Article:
Perhaps you have decided to start learning a foreign language for your next holiday, for work, to improve your CV or simply to do something different and challenging. When first starting out learning a language it is difficult knowing where to start. You are bombarded with so much advice online about the best ways to learn a language and there are so many different resources and apps to choose from, it is hard to know where to start and understandably people feel completely overwhelmed and may even be put off from starting.
In today’s blog post we will give you 5 tips to help you get started learning a language and to stop you feeling overwhelmed.
First of all you need to think about when you will be able to study and for how long. Which time of day you can study will depend on your working hours, your family commitments and other things that you do. For some people studying first thing in the mornings suits them best. Other people find that they only have time to focus on language study in the evenings. Ideally you need to spend between 15 minutes and one hour each day studying. A little study regularly works best for learning a language. Some days you may only have a spare 15 minutes so this is good for reviewing new vocabulary, using an app or reading an article online. Other times you may have a couple of hours to spare so then you would focus on more intensive study such as using a grammar textbook and doing the self-study exercises.
The best way to learn a language is to use a combination of resources that will help you to improve all of the core skills; speaking, listening, reading and writing.
To improve listening: listen to podcasts, music, watch TV shows and films with Spanish subtitles.
To improve speaking: listen to audio, pause it and then repeat what you have just heard. If you can follow the transcript of a podcast this is much easier. Try to find a language exchange partner or a native speaker that you can talk to regularly.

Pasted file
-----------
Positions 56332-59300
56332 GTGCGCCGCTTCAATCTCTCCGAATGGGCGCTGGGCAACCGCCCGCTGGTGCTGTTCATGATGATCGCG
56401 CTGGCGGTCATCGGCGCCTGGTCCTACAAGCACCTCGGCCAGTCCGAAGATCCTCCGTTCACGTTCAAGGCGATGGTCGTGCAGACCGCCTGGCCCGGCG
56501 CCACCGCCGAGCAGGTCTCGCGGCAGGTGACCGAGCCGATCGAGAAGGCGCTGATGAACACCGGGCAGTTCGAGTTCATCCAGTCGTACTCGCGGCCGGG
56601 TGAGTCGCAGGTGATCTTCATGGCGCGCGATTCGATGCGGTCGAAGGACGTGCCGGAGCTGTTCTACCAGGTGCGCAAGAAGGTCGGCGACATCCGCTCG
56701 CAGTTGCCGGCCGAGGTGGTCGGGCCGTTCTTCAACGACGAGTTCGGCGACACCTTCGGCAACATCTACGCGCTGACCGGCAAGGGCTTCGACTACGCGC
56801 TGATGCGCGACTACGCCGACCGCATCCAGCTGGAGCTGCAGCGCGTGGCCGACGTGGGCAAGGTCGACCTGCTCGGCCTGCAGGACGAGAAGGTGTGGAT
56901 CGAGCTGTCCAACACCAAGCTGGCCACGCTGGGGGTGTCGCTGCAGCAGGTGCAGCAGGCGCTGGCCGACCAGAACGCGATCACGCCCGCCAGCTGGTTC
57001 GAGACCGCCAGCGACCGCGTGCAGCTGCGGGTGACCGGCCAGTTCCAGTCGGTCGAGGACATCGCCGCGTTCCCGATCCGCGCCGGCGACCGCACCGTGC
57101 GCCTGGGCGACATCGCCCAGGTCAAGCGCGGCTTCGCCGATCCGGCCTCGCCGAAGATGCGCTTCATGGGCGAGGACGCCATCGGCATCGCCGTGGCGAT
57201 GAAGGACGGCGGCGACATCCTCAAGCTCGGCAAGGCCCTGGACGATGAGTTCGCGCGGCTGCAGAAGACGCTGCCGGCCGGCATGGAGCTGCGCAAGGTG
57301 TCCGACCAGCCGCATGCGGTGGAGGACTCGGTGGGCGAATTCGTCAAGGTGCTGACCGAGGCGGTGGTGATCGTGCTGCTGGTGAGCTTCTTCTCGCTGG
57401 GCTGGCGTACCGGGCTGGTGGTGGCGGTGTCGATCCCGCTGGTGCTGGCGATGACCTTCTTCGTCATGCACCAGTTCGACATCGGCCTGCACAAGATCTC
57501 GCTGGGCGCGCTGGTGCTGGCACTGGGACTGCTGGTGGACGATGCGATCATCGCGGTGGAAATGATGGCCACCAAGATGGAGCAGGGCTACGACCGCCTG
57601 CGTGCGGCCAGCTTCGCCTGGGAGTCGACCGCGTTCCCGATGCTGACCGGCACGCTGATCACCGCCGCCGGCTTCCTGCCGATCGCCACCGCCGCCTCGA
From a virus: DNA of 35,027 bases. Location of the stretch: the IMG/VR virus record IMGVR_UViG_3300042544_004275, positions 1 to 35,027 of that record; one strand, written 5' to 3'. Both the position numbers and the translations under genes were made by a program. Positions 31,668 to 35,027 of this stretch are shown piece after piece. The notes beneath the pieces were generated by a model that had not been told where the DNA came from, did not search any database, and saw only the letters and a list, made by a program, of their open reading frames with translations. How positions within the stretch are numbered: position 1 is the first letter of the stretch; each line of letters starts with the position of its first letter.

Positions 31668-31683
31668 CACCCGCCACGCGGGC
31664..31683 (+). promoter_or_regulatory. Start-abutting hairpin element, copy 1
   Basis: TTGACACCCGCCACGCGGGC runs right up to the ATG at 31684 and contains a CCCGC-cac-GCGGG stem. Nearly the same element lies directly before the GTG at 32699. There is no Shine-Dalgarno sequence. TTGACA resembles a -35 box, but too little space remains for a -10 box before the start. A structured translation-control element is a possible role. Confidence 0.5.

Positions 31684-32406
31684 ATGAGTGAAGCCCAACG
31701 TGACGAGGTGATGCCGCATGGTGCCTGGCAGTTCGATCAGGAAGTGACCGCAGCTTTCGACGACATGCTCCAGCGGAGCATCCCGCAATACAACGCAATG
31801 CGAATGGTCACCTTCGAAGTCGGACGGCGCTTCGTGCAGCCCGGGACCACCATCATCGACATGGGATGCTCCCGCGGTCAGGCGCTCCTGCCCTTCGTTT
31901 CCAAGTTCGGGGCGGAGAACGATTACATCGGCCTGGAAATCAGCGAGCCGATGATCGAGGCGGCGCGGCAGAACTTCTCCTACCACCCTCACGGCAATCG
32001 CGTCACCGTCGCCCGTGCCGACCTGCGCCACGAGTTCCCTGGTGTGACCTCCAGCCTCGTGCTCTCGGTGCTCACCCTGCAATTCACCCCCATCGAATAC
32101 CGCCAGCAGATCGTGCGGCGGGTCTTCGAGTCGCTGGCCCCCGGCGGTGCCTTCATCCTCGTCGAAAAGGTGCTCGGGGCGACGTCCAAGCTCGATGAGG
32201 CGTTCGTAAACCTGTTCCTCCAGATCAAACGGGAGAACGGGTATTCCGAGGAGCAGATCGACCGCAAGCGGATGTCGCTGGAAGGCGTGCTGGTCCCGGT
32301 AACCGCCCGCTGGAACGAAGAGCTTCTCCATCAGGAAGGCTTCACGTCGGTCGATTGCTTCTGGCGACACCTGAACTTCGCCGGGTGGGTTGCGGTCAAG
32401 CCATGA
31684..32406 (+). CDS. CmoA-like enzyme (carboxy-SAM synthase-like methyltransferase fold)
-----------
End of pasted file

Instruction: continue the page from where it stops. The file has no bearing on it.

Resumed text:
To improve writing: keep a diary in Spanish, write a story in Spanish, write to Spanish friends, colleagues, relatives, write a review of a book or film you have read.
Remember, you do not need to work on all 4 skills in every study session. Vary it throughout the week.
Start with the basics and gradually build up the difficulty level. Work on one thing at a time. This will avoid you feeling overwhelmed and burnt out. You may start with things like the alphabet and learning the pronunciation and key sounds in the language. Then you would move on to the basic greetings and lower numbers. When it comes to grammar you would start with nouns and definite articles (learning the words for “the”, “a”, “an” “some”), the present tense, before moving on to past and future tenses.
Make sure you are using the language that you have learnt in your study sessions. Once you have learnt the vocabulary for a certain topic, arrange with your language exchange partner to talk about this to practice and reinforce what you have learnt. They can check that you are pronouncing the words correctly, using them in the right way and even give you more tips and useful words and phrases.
If you have learnt the words for foods, fruits and vegetables, try writing your shopping list in the target language.
One of the best ways to ensure that you don’t become overwhelmed when learning a language is to learn with someone or have someone to direct your learning. A tutor can help you follow a logical study plan and keep you on the right path. They can monitor your progress and give you further help in the areas you struggle with.
Not only this, they can help you stay motivated and interested in the language which will help you stick at it for longer and make learning much more enjoyable.
If you are interested in taking lessons with a tutor please get in touch with us today to find out the various options we offer.